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The Passenger or the search for identity (FW31)

Hollywood’s destabilisation vs World Cinema’s success

A second return of the repressed Hollywood’s destabilisation vs World Cinema’s success. By Gavin Lewis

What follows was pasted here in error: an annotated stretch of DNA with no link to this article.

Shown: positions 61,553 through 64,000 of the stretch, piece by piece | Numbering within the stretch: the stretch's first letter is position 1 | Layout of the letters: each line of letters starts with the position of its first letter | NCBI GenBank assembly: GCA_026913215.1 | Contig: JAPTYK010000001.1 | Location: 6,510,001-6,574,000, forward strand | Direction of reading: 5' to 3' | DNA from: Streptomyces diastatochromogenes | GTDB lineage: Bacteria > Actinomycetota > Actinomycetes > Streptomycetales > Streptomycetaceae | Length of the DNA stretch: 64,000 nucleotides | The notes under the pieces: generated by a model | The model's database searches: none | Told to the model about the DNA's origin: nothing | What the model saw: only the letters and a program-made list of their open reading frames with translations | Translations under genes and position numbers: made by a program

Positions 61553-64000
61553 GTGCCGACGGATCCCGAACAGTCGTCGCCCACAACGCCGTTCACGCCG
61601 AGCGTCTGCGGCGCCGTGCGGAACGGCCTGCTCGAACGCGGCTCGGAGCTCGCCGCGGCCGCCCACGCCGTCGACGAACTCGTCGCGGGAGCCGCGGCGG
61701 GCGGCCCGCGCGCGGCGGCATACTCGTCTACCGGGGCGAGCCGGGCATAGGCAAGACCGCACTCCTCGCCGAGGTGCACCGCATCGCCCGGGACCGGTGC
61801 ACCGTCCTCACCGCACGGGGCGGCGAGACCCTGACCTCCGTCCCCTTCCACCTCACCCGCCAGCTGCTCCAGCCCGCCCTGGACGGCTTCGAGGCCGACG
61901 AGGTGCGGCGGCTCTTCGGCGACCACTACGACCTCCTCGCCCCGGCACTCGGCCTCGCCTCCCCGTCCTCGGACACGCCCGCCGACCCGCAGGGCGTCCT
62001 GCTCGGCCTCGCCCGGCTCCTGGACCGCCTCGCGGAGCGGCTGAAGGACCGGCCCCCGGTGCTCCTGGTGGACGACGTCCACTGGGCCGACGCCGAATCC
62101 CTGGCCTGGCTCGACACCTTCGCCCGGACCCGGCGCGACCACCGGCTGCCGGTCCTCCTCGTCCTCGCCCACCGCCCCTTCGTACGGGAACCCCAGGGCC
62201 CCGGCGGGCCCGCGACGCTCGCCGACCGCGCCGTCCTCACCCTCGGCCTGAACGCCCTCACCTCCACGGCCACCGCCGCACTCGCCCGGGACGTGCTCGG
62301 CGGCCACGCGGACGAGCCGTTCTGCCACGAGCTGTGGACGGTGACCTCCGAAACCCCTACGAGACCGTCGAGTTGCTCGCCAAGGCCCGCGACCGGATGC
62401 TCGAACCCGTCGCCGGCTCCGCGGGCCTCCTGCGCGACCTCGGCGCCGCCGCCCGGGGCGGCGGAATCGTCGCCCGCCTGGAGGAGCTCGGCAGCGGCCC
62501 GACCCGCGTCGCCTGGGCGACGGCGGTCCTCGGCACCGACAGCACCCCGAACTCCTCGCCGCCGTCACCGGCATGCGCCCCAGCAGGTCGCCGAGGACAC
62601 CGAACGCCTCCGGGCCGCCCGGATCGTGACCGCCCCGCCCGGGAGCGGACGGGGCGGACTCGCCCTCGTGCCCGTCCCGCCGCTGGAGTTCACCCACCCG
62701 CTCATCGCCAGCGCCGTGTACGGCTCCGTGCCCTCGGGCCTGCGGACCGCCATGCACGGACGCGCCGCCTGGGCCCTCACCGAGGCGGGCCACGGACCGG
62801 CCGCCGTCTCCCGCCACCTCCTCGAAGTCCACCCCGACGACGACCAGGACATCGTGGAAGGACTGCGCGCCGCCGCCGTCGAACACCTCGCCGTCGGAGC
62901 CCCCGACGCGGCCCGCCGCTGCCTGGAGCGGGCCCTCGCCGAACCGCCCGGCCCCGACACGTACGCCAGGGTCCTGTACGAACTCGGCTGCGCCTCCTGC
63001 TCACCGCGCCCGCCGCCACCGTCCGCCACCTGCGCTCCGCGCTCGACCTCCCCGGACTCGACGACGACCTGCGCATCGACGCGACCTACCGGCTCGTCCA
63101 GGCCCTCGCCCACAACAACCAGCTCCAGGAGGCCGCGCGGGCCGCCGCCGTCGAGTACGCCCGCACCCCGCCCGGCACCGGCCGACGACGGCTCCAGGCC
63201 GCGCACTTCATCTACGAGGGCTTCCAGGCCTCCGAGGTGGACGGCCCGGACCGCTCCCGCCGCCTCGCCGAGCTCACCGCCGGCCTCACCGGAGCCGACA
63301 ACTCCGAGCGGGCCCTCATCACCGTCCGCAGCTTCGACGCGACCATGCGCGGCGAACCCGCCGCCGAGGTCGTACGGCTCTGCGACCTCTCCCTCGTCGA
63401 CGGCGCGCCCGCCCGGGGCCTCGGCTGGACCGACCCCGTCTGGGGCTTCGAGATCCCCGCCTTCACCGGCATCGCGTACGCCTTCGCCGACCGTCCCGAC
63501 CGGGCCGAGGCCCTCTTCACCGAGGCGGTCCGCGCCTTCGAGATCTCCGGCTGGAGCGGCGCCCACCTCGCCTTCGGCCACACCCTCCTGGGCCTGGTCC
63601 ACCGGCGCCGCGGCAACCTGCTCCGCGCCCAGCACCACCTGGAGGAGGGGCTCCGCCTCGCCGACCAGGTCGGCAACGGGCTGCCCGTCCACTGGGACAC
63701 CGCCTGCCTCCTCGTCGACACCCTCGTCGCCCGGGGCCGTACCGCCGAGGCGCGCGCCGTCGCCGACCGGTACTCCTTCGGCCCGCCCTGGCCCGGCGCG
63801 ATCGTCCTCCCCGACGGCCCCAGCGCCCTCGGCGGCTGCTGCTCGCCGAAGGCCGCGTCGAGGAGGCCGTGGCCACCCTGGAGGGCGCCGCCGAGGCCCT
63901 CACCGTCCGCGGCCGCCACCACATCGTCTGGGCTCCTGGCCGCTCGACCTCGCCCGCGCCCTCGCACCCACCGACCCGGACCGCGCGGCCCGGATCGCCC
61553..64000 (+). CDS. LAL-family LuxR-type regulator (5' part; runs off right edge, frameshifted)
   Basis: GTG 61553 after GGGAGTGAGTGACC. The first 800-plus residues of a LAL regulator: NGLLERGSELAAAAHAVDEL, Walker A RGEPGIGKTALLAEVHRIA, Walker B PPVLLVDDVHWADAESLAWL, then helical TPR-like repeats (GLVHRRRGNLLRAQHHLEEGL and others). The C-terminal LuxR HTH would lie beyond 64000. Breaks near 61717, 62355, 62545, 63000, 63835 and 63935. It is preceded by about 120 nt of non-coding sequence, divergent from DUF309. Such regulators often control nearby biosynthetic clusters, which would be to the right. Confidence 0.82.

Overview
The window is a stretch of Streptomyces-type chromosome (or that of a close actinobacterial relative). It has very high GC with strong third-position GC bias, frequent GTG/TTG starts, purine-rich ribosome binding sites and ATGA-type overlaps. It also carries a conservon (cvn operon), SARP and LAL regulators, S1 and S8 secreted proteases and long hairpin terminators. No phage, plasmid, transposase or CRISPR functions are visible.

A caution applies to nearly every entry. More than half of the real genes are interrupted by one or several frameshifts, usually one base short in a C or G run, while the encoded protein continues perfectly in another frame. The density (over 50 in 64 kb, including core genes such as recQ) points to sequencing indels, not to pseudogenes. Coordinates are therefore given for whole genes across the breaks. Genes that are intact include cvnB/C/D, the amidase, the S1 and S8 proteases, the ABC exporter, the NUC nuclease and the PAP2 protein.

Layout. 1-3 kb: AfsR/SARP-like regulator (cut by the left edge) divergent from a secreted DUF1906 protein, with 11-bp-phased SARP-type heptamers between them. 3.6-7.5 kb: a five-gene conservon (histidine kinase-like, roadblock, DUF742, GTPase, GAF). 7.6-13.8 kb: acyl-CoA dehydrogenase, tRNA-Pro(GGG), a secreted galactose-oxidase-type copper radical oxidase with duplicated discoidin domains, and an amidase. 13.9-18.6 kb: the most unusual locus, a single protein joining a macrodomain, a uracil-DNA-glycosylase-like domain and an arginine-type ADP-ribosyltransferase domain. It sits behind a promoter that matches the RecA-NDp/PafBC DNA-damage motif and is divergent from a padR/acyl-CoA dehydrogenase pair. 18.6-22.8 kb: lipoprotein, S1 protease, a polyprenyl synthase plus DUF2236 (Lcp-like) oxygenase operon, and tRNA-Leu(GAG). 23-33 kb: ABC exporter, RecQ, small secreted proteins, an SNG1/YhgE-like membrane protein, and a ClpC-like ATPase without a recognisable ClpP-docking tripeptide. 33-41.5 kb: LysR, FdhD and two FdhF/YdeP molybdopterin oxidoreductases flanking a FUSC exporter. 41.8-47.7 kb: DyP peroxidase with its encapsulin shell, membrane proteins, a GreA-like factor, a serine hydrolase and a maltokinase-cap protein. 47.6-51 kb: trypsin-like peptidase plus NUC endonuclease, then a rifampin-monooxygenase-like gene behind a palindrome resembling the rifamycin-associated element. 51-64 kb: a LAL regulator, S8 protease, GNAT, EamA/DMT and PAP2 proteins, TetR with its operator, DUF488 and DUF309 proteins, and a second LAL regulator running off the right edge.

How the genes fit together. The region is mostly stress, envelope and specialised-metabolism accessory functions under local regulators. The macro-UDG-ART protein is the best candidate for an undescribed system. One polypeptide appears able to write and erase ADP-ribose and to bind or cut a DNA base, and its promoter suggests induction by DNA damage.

In this article, I would like to examine a cultural manifestation of what I am suggesting is a cyclical breakdown in identification with conventional authority. In order to do this I will look at similarities between the current destabilisation, perhaps even pending crisis in Hollywood audience numbers and the 1960s collapse in Hollywood spectator attendance. This will also provide an opportunity to explore the role of ‘other’ national cinemas in challenging and diversifying the centralising ideological functions of Hollywood Cinema. In the 1960s this role fell to European art film culture. Arguably, in our own period, this function is being fulfilled by World Cinema. In the 1950s Hollywood dominance of world and global markets had seemed unassailable and in this respect – with some differences of scale- it very much resembled the American corporate dominance of world markets that has occurred over the last 10 years in our own contemporary period. However 1950s market dominance was a lot more fragile than any consumer could possible have been aware of at the time. In order to maintain audiences, budgets were having to be substantially increased. What had once been genres operating on identification with a single star – we’re in the 1950s – being cast with 2 or even 3 star names. Examples can be found in the Western, Gunfight at the OK Coral (1957) had both Kirk Douglas & Burt Lancaster. Warlock (1959) had Richard Widmark, Henry Fonda & Anthony Quinn. The crime drama Ocean’s 11 (1960) had the entire ‘rat pack’. While the women’s melodrama Barefoot Contessa (1954) had such an extended cast that stars Humphrey Bogart, Edmund O’Brien & Rossano Brazzi were reduced to supporting roles. Such was the drive to maintain audiences that by the end of the 1950s Hollywood was even forced to return to the huge visual epics – such as Ben Hur (1959) – that it had not attempted since its early heyday. But even this could not forestall the crisis in attendance that was to come during the 1960s. Compare this scenario to our own era. Currently budgets are enormous dwarfing those of other national cinemas. Multi-star projects are once again the norm. Ocean’s 11, has been remade twice. Hollywood has even returned to the epic but only with mixed success. The critical praise and audience recognition that Gladiator (2000) had enjoyed has not been repeated by either Troy (2004) or Alexander (2004). Obviously some form of crisis is in the wind. But given the scale of Hollywood production, hype and marketing this crisis – similar to experience of the 50s – may not yet be apparent to the casual spectator. However, anecdotal media reports suggest that currently Hollywood audiences are down by 20%. Some reports too suggest that Hollywood is having to withhold its small scale independent films in order to allow blockbusters more screen time to recoup their substantial budgets. There also appears to be worries amongst cinema exhibitors themselves about sustaining audience numbers. This is tending to be articulated in purely marketing/ demographic terms. At the recent UK Cinema Industry Conference – Mark de Quervain of Vue Entertainment – expressed concerns that the first generation of multiplex cinemagoers – now approaching age 35 – may possibly opt to stay at home (cinema business issue 13 April 2005). But it is evidence of growing apprehension. (For the sceptical reader I suggest the following experiment. Pick the biggest film you can think of – perhaps even a film of equivalent status to a release in one of the major franchises, Star Wars, Batman, Superman, etc – go in the second week – rather than the first week of hype – and check the numbers in the auditorium. You will probably find that few contemporary Hollywood products have the legs for long extended runs or can consistently maintain full auditoriums). In theory the practices of Post-Classical Hollywood are too flexible and responsive to market demands to be experiencing a crisis. But then again in theory Post- Fordist production is designed to cope with whatever diversity is present in the population.1 The reality is that Post-Fordist production processes are in themselves centralising and via computerised consumer till returns, over-orientated around mid-demographic conformity. If then we are seeing the beginning of a collapse in Hollywood audience numbers it must mean that in some manner some of the deep structural process of American genre film are beginning to fail. Arguably the most successful attempt at cataloguing the structural and ideological functions of Hollywood film was attempted by the Screen critics of the 1970s & early 80s. One of the most potent aspects of the analysis of this generation of academics was the suggestion that Hollywood practices were anchored in the service-topower of earlier reproductive forms. Jean-Louis Baudry pointed out that the Hollywood construction of screen space was actually derived from a renaissance painting model. While Colin McCabe argued that the processes of the 19th century novel provided an important template for Hollywood narration. The notion of historical continuity is extremely important because it does suggest that there is something consistent at the structural core of Hollywood narration – its service-to-power – and this can be destabilised during periods of social over-centralisation or even anti-authoritarian identification. However the most significant part of the Screen critics paradigm was its use of Lacanian psychoanalysis to get to grips with the actual pleasure of looking as cinematic process. Of the many critics to grapple with the issue of pleasure in cinema the most widely known is Laura Mulvey for her article ‘Visual Pleasure and Narrative Cinema’. Mulvey argued that two manifestations of scopophilia – sexual pleasure via sight – propelled the mainstream spectator through Hollywood narrative. The first was narcissism – we are invited to identify with the central male protagonist as a form of idealised mirror image. If you want to consider the ideological ramifications of this argument ask yourself why, in a film like Black Hawk Down we come to identify with and prioritise the fate of a comparatively small number of Americans against the deaths of hundreds of Somalis in the same engagement. The second scopophilic function was that of sexual objectification of representations of femininity. Significantly even those Film Studies critics that have appeared to be hostile to the political analysis of film have produced data that support Mulvey’s position. David Bordwell has suggested that traditionally Hollywood film has been constructed upon a dual narrative trajectory. For Bordwell, the project of the narrative – work, war, mission or quest – coincides with some form of heterosexual resolution. For overt examples of this think Rocky or Die Hard movies. When Rocky has beaten some representation of the Black Counter-culture it almost immediately coincides with his embracing love-interest Adrian in the ring. Similarly after despatching some caricatured version of foreign political terrorism Die Hard’s John Maclane gets to embrace his partner. This form of identification has frequently been intensified in Hollywood narrative by the use of transgression within a primal scene which then generates a revenge motive. If you think of any of the Death Wish, Dirty Harry, Die Hard or latter Rocky movies the ideological function of this narrative trajectory becomes readily apparent. Some form of initial violation occurs which then provides the rationale for the hero ruthlessly dispatching representations of what are currently society’s most disposable and least liked social groups. Often there is a racist or xenophobic dimension to these forms of representations. Ironically this narrative sleight-of-hand has now been put into use well beyond the relatively contained scale of a Hollywood film. September 11th is now being written up as the beginning or stimulus of American foreign policy rather than the logical outcome of it. Hollywood cinema has long since abandoned Fordist in-house studio production. In its place is now decentred Post-Fordist production that only harnesses resources for specific projects. Early champions of Post-Fordism had suggested that it would be uniquely hospitable to social difference. As in other areas of Post-Fordist production – either in the corporate or public sector – this assertion has proved wrong. Post- Fordist Hollywood production has given us 20 years of highly repetitive formulaic ‘High Concept’ action movies. These films have not been particularly representative of social difference. Yes, sometimes the hero can have a black or gay friend but these representations are not placed within their own social context but narcissistically locked into the logic of traditionally white male heterosexual normality – they are constructed as mirror images of it. Post-Fordism might have allowed Hollywood to divest itself of expensive inhouse resources and certain ongoing continuous labour costs but at the level of identity, diversity of narrative form and accommodating innovation it is over-centralised. As in the previous era of breakdown, the very nature of this over-resourced and over centralised system has afforded World Cinema the opportunity to define itself as different and on occasion adversarially opposed to the Hollywood model. French cinema is significant in that it has been active as a form of counter cinema in both Fordist and Post Fordist eras. This is due to a number of reasons. Firstly there still appears to be an element of radicalism attached to French cultural politics – certainly if judged against the current standards of Anglo-Saxon politics – and that may owe something to the fact that this is a society founded on revolution. Secondly, France still practices some form of cultural interventionist policies. French Cinema has the support of its very own government department and historically this has on occasion allowed certain filmmakers to sacrifice profitability for experimentation. Thirdly, the very nature of interventionist policies allows those involved in the cultural industries the economic space to maintain direct relations with the educational and intellectual spheres. This allows for a form of intellectual filmmaking that sadly – Britain amongst others – is no longer capable of. For example it is not vital to be acquainted with the work of Michel Foucault and/or Julia Kristeva prior to watching Michael Haneke’s The Piano Teacher but such knowledge will certainly enhance the spectator’s enjoyment. Two French films of recent years have functioned as a structural critique of the processes of identification that have consistently operated within mainstream Hollywood cinema. Irreversible (2003) and Baise Moi (2000) both challenges direct identification with the traditional white male protagonist and the certainty that the world artificially represented can ever be entirely psychologically knowable. This is has ramifications for the ideological certainty afforded the structures of traditional mainstream narratives. The narrative of Irreversible is told backwards. In many examples this can just function as a formalist trick or game-play. However, Irreversible has a marriage of form-and-content that makes critical use of this technique. The actual act of physical vengeance takes place almost immediately in the narrative – without therefore being rationalised by earlier psychological motivation and seeming inevitable causality. It therefore stands revealed in its own right as a horrific act. Irreversible is also significant in that it makes obvious that the mechanism of narcissistic identification with the central protagonists is a form of repressed homoerotic desire. The violence that is directed at the female character in the narrative becomes evidence of this artificial construction of masculinity and the dishonesty at the core of mainstream reproductions of it. In terms of structure Baise Moi attempts to be similarly adventurous. It resembles a sort of counter-cultural Thelma & Louise and seeks to give full articulation to form of feminine identity but one that is rooted in the underclass. This is a very brave attempt at representing femininity – albeit with very debateable success – outside of defining constraints of male narrative pleasure. Sexual pleasure when represented is intended to occur on the terms of the female characters – male sexual pleasure outside of this trajectory is treated as an irrelevance. It also is an attempt to represent femininity in non-generalised and non-generic terms. For example women featured in the narrative have very different reactions to the trauma of rape. In all the film demonstrates a striking irreverence both to the conventions of male sexual pleasure and – in its class politics – to private property. Whatever its successes and failures it is not a status quo film. Both these films demonstrate a continuing trend within French Cinema of resisting the deep structural processes of mainstream narrative film. However in the current cultural climate French cinema is by no means unique. In recent years Spanish film has proved especially significant. It has formed institutional and cultural links with the Spanish speaking countries of South America thereby forming one of the most important markets outside of the English-speaking world. It has also proved to be an especially self-reflexive cinema, which asks questions about narrative, identity and identification in a manner that Hollywood’s ‘catch-themyoung’ lowest common denominator filmmaking, now seems unable to engage in. An early example of this trend is Julio Medem’s Red Squirrel (1993). In this film the central male protagonist stumbles upon an amnesiac young woman whose past he subsequently re-writes so as to create an ideal girlfriend. This is a film that makes overt the mechanisms of conventional cinema – built upon male visual pleasure whose ideological project is linked to the final heterosexual resolution. Admirably, the culture that gave the world the word ‘machismo’ has returned again-andagain to questioning the sexuality and sexual pleasures of narrative. Alejandro Amenabar’s Open Your Eyes (1997) constructs two worlds; one where the central male protagonist is handsome, rich and can have any women he likes. The other, the same protagonist inhabits as an ugly embittered man who can inspire no personal loyalty. The spectator is then asked to judge, which of the two is the fantasy construct. Julio Medem again returns to the issue of narration and sexual identity in Sex and Lucia (2001). Here the mechanism of male narration is laid bare via the Brechtian-like tactic of having the male writer occupy the diegetic world of the film itself – events then happen as he writes them. Both French and Spanish language cinemas appear to exhibit and unconscious resistance to the deep structural processes of mainstream Hollywood film. Spanish language film also is resistant at the level of content returning to political issues such as Spain’s fascist past in films like Salamina Soldiers (2003). Also consciously challenging American global hegemony by revisiting the anti-democratic US backed coup in Chile in the films Machuca (2004), Pinochet and His Three Generals (2004) and Salvador Allende (2004). For other national cinemas the resistance similarly appears to be occurring at the level of content. German cinema now has had consecutive international hits with films based upon the theme of popular political activism. Good Bye Lenin (Wolfgang Becker 2003) uses the metaphor of nostalgia for the collective social practices of East Germany to re-articulate a desire now rarely to be found in mainstream popular culture – that of Utopianism. The Edukators (2004) is a film about anti-capitalist activists and is also that rare thing – a political comedy romance. However it is also a hymn to the youthful political activism of the 1970s. In a restrained and somewhat cuddly way it can be regarded as a political call to arms. Brazilian cinema has had two international hits with films constructed upon a generic structure now almost abandoned by Hollywood as too political – the social problem/gangster film. This was a genre that was widely produced throughout the period of Roosevelt’s New Deal. Subsequently, with America’s dramatic shift to the right it has never again enjoyed the same high level of production and perhaps because of its innate socially critical function it now largely lies dormant as a Hollywood genre. But in an era where globalisation has seen many of the problems of western capitalism exported to the developing world it has proved very useful as a mechanism for articulating the social ills of Brazil. In City of God (2002) social deprivation is such that a life of crime is an inevitability – as is an early death. City of God is a horrorific depiction of gang activity in the notorious Cidade de Deus housing project of Rio de Janeiro – but given that there is no real economic alternative to the life style of the area – for the spectator the main criticism would be of those who created the conditions in the first place. This unobtrusive critical overview is the political strength of social problem/gangster film and one that is repeated in Carandiru (2003). This film tries to give human faces to the victims of the notorious massacre at San Paulo’s Carindiru Penitentiary. As in City of God, authority figures are largely absent and the victims are themselves allowed to be points-of-identification in their own narratives. Perhaps this is the least structurally challenging narrative formation in world cinema but it is significant in Brazilian cinema that outcasts are the heroes. That is something we have seen very little of in a Hollywood cinema geared around the whims of the consumer classes. Sadly Britain under New Labour has retreated somewhat from cultural interventionist policies and as a result its cinema is in something of the intellectual doldrums. Moreover, as its economy has become more closely linked with America and its administrative structures have become more closely based upon Globalising just-in-time models – there has been less cultural space available for criticism. However even in this context there have been some films of significance. At first glance Dead Man’s Shoes (2004) appears to be nothing more than a simple ‘homage’ to the Hollywood revenge movie. But closer examination reveals a self-reflexive challenge to the genre and in particular to the ideological function of the Hollywood revenge structure. Revenge is represented as a debasing self-ruining act. The spectator is never allowed to regard the villains – who are drug dealers from society’s margins – as devoid of humanity. They have humour, social relationships, hopes, fears and personal loyalty. The simple binary juxtaposition between acceptable centralised social values and unacceptable characteristics from the margins is undermined. My Summer of Love (2004) is a film based upon the theme of youthful feminine non-conformity. Two teenage girls of opposing social backgrounds spend a summer creating a world of imagination, melodrama and role-play. It is not a significant film in macro-political terms but does offer a representation of femininity, which is not measured by its relationship to masculinity. It is also offers a vision of identity that is not in the service of the work, war, mission or quest element of the narrative. The playful exploration of identity is its own pleasure. Both films therefore offer an unconscious resistance to the centralising ideological functions of mainstream Hollywood narrative. To these various World Cinemas we could add the anti-big-budget politics of the dogma tradition, which has created cultural space for different narratives of scale at a time when Hollywood was marketing itself on its size. There is also further political filmmaking continuing to come out of the rest of Scandinavia and Russia. Similarly, Iranian cinema has hit a rich vein of poetic realism. We could also add South-East Asian cinema whose diversity can range from overt political filmmaking – Blind Shaft (2003); to sensuous carnivalesque visual pleasure that minimises narrative components and therefore the ideological directive element of film – Last Life in the Universe (2003) and In the Mood for Love (2000); to the paranoid questioning of authority – Oldboy (2003). In the 1960s Hollywood floundered as European arthouse prospered. Consequently, as Hollywood money could no longer predict where its audiences were to be found the industry was briefly handed over to young auteurs who themselves were inspired by European art-house production. Over this two-decade period the world was given a golden period of fin-de-siecle, counter-cultural, personal and experimental filmmaking. While I am sure that defenders of the New Post- Fordist Hollywood would claim that its new flexibility will enable it to assimilate techniques and personnel from the margins of world cinema at such a rate so as to deny any possible repeat of the 60s scenario. It is however worth noting that so far Hollywood is having very mixed results it its attempts to replicate the strategies of world cinema. Vanilla Sky (2001) its remake of Open Your Eyes (1997) was a critical and commercial failure. It does seem that in the current political and cultural climate that the strategies of Hollywood demographic led narrative and World Cinema are not particularly compatible. However, America’s independent sector is providing a ‘whiff’ of a possible budding trend of more challenging modes of identification. Three films, Broken Flowers (2005), Transamerica (2005) and Don’t Come Knocking (2005) all feature returning father figures whose origins lie in counter-cultural notions of patriarchal authority. This might well be symptomatic of an emerging audience desire to look for heroes beyond the mainstream. The King (2005) similarly challenges mainstream notions of patriarchal authority. In this instance, the film has a young illegitimate mixed raced Chicano man returning to the home of his white Middle- American Pastor father to wreck havoc on the mans life and family – an argument could easily be made that this relationship is symbolic of World Cinema’s current relationship to its parent Hollywood industry. This reaction (sometimes unconscious) by the global margins against the corporate Hollywood core tells us a lot about own eras mirroring of post-1950s over-centralisation. In the 1950s western capitalism and its serving populations had been organised around the globally ubiquitous practices of Fordism. Contradictions in this managerial form of social organisation accompanied a large cyclical crisis in how Western Rationalism had ordered the world. Rigidly exclusively procreational sexual roles, class deference, post-slavery hierarchies and of course colonial power were all challenged. In our own era, we have similarly gone through a period of 1950s like materialism and conformity. The potential for a Post-Fordist crisis is occurring simultaneously to the manifestation of Post-Modern anti-colonial movements. Muslim fundamentalist resistance to western authority might not be pretty but neither for example were earlier rebellions by the Mau Mau in Kenya or by the communist guerrillas in Malaysia. A further similarity between the two eras can be found in the current growing suspicion of global corporate power, which has the potential to eventually mirror the leftist countercultural movements of the earlier period. This potential for instability does suggest that there is a very real possibility of exciting, radical and challenging cultural formations occurring once again. Whether or not they will look exactly like the earlier periods resistance to authority is another matter. But it would seem that we are historically due for a second return of the repressed. And certainly that will make for interesting more complex cinema. Gavin Lewis Notes 1 See Robin Murray’s article on ‘Fordism and Post- Fordism’ and Stuart Hall’s on ‘The Meaning of The New Times’ in Hall & Jaques New Times 1989 BIBLIOGRAPHY Baudry, J-L (1970, translation 1974) ‘The Ideological Effects of the Basic Cinematographic Apparatus’. Cinethique (1970), Film Quarterly Winter 1974-75 Bordwell, D (1985) Narration in the Fiction Film, 1988, 1990, 1993. Routledge; 11 New Fetter Lane, London, (Copyright. University of Wisconsin Press) Hall, S & Jacques, M (1989) New Times. The Changing Face of Politics in The 1990s. Lawrence & Wishart MacCabe, C (1974) Realism and the Cinema: Notes on Some Brechtian theses’ Screen Summer 1974 Vol 15 no.2 Mulvey, L (1975) ‘Visual Pleasure and Narrative Cinema’. Screen Autumn 1975 Vol 16 no.3